> from, and how do I add to it?
> >
> > [3] http://lsrn.org/CAS:58-08-2
> >
> > Thus, I dislike anything that is "authoritative" or "monopolizing"
> > if it
> > handicaps URI reuse and precludes the discovery of additional
> > information about that resource.
> Absolutely. But I don't see anything in the apparatus of OWL and/or
> the semantic web that precludes you from looking anywhere for any
> kind of information. E.g. I could keep track of a set of my favorite
> SPARQL endpoints to consult when I have questions.  I think what
> you're saying is that you like having a nonauthoritative but central
> point of contact, which to me sounds like a service analogous to
> google (uncurated), DMOZ (curated), or wikipedia (contribution-
> based). If this is so I need to learn more about LSRN.
>
> The alternative to the "authority" of first published published
> dictionary definition (usage spec) is consensus process inducing what
> a term means. Although natural language is mostly defined by use, not
> prescription, I don't think this is viable for computational purposes
> (not necessarily limited to deduction) and it doesn't agree with my
> reading of how the scientific literature best develops. Yes, even
> when there are explicit definitions, there is overloading (others
> define the term differently), but good scholarship couples use of a
> technical term with a reference to the source that made the
> definition you're assuming. The URI in effect provides reference (to
> concept) and reference (to publication) in one module. The
> "authoritative" aspect here is just priority of publication, coupled
> with the uninteresting detail of collision avoidance through domain
> ownership. In a more recent version of the draft I've further
> downplayed the idea of "authority" - I now call it "minting
> authority" and explain that you lose control once you publish - your
> publication has to stand on its own unless a special contract is
> otherwise established that gives you some special ongoing
> relationship with the name. I hope we agree in this.

The publication may have to stand on its own, but publications are not
necessarily authorities. The current concept of authority is either a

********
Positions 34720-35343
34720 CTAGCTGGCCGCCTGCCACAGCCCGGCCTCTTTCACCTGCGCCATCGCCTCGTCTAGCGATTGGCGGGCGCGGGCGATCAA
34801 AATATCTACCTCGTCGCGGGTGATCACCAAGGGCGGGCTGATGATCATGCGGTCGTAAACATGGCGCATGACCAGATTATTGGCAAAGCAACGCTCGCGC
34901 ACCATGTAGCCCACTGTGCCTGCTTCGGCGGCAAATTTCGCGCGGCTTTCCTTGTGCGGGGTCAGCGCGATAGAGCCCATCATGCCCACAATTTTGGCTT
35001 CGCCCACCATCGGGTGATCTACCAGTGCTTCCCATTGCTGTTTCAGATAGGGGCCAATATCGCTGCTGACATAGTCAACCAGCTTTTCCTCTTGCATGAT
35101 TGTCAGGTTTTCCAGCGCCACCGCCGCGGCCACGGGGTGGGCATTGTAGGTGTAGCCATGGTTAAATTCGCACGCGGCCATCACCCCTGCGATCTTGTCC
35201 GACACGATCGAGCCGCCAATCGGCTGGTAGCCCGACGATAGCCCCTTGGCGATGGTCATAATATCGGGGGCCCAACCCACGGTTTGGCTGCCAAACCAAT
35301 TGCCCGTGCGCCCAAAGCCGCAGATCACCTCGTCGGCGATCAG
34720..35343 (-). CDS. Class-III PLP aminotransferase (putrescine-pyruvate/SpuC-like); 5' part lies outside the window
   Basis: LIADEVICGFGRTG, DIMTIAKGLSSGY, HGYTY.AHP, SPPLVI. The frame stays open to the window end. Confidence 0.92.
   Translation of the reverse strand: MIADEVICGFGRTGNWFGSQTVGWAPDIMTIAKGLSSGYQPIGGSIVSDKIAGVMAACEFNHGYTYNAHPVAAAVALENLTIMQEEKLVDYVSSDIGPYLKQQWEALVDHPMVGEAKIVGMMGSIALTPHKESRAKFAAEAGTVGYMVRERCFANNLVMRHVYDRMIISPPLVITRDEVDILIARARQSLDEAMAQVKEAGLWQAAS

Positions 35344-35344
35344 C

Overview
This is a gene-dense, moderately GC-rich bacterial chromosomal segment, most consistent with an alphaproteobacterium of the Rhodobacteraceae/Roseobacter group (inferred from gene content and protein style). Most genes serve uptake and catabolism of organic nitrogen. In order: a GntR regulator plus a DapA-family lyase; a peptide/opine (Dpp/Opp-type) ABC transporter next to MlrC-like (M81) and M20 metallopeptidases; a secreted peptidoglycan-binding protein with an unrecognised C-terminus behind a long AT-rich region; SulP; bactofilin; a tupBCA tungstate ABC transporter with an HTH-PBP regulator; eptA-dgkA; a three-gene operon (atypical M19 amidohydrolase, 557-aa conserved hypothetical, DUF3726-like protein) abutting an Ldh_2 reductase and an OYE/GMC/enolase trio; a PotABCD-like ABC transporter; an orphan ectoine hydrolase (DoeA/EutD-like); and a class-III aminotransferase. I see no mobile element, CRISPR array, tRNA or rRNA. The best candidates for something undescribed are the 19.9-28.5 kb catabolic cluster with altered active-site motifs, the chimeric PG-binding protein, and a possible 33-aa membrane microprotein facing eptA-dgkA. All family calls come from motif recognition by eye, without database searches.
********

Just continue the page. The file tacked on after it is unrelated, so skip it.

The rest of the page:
curated central knowledge base, like uniprot, or a central uncurated
knowledge base which still has some standards for inclusion. They
won't go away, and they won't lose prestige because the semantic web
is moving faster than their processes (and physical resources)
possibly allow. Publications as a second level of authority, due to
peer review, will also not lose their authority. They will still be
authoritative in their own right as a much larger knowledge base than
the centralised, criteria based inclusion, knowledge bases will ever
get to. But past that is the possibility for having real-time research
disseminated to other scientists in order to extend their perspective
on issues. Normally this is just done within laboratories or tight
research groups, but if the semantic web really picks up, then it will
be possible without personal interaction with the user, unless some
clarification is needed. I see the registry as allowing for this level
of interaction, where people augment or relate to
higher-level-authoritative-definitions using their own data. Calling
this pseudo-science because each piece of data has not gone through a
peer-review may be a valid claim, but at least in this case it is
still verifiable who the data came from, and you will likely have a
local cache of the data if you are utilising it at this level, so you
can refer to it for provenance reasons.

I don't by the way agree that you "lose control" of something when you
publish it. It is still attributed to you, and you can still produce
corrections to it, particularly on the semantic web, where it is as
simple as a supercededBy statement to declare that the information is
out of date. Minting authority is still an authority in the sense that
databases will still be databases even if they publish their internal
identifiers.

If the URI note is only focused as people who wish to be authorities
at the curated database level then it is missing the point I think.

> Should one expect a referral to a registry from this document? I
> would have said this is out of scope.
> >
> > Just my two cents,
>
> Your cents matter to us.
>
>
>
Received on Sunday, 4 November 2007 23:24:54 GMT

This archive was generated by hypermail 2.3.1 : Tuesday, 26 March 2013 18:00:50 GMT